Congress Restores R&D Tax Credit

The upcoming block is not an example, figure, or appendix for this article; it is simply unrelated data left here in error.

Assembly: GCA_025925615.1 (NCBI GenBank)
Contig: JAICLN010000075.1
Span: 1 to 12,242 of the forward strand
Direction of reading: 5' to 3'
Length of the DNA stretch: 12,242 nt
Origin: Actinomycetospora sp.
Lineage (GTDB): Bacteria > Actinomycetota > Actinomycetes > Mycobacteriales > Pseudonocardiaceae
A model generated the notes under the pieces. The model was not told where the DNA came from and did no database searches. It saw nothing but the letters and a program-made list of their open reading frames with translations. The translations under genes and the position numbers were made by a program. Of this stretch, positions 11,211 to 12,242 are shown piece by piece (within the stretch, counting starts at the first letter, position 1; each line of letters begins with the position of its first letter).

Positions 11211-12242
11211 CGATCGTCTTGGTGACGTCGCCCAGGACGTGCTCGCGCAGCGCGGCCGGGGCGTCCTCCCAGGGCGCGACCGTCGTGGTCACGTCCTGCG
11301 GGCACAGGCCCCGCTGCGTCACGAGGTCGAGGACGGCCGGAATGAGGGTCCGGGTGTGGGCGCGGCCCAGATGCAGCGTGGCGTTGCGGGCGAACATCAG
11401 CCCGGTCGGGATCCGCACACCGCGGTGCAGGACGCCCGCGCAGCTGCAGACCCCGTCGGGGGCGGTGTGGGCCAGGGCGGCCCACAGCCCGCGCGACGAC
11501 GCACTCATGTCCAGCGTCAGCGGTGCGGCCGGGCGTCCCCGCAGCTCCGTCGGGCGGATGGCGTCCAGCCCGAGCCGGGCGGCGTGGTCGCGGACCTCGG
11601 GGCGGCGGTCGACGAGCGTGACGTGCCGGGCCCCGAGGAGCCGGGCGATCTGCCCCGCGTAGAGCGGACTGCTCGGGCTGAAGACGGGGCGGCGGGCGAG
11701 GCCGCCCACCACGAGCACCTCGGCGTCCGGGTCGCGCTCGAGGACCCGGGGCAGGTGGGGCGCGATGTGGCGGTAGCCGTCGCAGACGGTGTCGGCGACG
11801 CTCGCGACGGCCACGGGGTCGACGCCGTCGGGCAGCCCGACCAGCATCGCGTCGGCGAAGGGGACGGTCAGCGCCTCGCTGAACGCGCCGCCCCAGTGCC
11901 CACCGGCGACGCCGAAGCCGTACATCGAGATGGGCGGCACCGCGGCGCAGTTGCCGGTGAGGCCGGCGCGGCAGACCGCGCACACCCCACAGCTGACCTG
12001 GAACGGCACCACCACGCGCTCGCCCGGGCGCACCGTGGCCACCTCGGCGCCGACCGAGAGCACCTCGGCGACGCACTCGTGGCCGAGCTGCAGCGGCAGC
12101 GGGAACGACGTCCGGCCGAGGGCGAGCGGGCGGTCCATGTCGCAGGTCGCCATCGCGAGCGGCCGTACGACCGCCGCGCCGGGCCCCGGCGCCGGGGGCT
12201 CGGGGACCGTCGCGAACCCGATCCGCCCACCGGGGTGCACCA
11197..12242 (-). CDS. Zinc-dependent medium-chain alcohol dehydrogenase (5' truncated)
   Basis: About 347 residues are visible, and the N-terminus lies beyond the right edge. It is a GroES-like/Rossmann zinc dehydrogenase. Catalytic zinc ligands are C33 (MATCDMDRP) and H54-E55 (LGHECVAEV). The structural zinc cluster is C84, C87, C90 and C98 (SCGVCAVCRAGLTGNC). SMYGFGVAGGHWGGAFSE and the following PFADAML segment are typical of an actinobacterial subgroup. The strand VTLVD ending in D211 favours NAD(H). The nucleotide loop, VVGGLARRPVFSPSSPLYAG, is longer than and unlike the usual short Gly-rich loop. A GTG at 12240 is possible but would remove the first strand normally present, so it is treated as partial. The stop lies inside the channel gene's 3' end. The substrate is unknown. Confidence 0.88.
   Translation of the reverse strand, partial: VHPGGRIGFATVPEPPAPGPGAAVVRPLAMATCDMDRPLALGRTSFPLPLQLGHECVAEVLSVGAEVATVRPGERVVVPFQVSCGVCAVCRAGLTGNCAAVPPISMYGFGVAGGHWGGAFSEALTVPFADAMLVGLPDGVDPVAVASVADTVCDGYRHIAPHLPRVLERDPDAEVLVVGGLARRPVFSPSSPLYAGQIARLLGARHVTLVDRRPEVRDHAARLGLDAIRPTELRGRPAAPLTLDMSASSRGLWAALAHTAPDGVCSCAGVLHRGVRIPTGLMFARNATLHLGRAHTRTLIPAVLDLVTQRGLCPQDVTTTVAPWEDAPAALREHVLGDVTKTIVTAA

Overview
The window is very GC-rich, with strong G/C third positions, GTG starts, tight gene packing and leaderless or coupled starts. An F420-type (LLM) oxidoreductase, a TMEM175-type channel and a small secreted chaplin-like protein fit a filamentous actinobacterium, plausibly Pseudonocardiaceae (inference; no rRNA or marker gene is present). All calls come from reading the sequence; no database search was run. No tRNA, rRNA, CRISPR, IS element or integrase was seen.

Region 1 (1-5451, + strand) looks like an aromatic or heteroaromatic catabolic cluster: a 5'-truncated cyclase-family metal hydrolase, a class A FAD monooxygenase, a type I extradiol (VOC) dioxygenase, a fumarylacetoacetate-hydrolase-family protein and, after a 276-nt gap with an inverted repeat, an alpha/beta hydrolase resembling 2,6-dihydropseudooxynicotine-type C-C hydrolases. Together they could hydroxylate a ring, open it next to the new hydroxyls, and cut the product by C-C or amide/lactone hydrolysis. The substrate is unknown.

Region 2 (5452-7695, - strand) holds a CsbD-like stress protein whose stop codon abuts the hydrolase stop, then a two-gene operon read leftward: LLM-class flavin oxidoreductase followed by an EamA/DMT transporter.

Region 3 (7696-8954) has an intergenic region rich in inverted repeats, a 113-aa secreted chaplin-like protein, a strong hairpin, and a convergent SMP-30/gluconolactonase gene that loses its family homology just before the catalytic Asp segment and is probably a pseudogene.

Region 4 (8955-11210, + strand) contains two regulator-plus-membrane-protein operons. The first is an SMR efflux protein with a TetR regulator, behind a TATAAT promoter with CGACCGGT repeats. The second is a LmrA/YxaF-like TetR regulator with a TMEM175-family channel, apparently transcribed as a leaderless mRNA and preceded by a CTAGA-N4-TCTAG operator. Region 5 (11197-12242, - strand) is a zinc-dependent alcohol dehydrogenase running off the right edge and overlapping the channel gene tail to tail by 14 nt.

By John S. McClenahen Once a tax package passed by Congress on Sept. 23 is signed into law by President George W. Bush, U.S. manufacturers will again be able to get a tax credit for certain R&D expenditures. The credit expired on June 30, and the new legislation restores it retroactively from this past July 1 through Dec. 31, 2005. The Washington, D.C.-based National Association of Manufacturers figures the credit, which applies only to R&D work done within the U.S., is used by nearly 16,000 companies. Not included in the tax package, however, is a substitute for the so-called FSC/ETI (Foreign Sales Corp/Extra Territorial Income), the U.S. corporate tax deferral arrangement on exports ruled illegal by the World Trade Organization. The ruling allows the European Union to impose extra tariffs on certain U.S. exports, with the percentage of extra duties increasing each month. There was talk on Capitol Hill last week of Congress taking up the measure in a lame-duck session after the Nov. 2 presidential and congressional elections.

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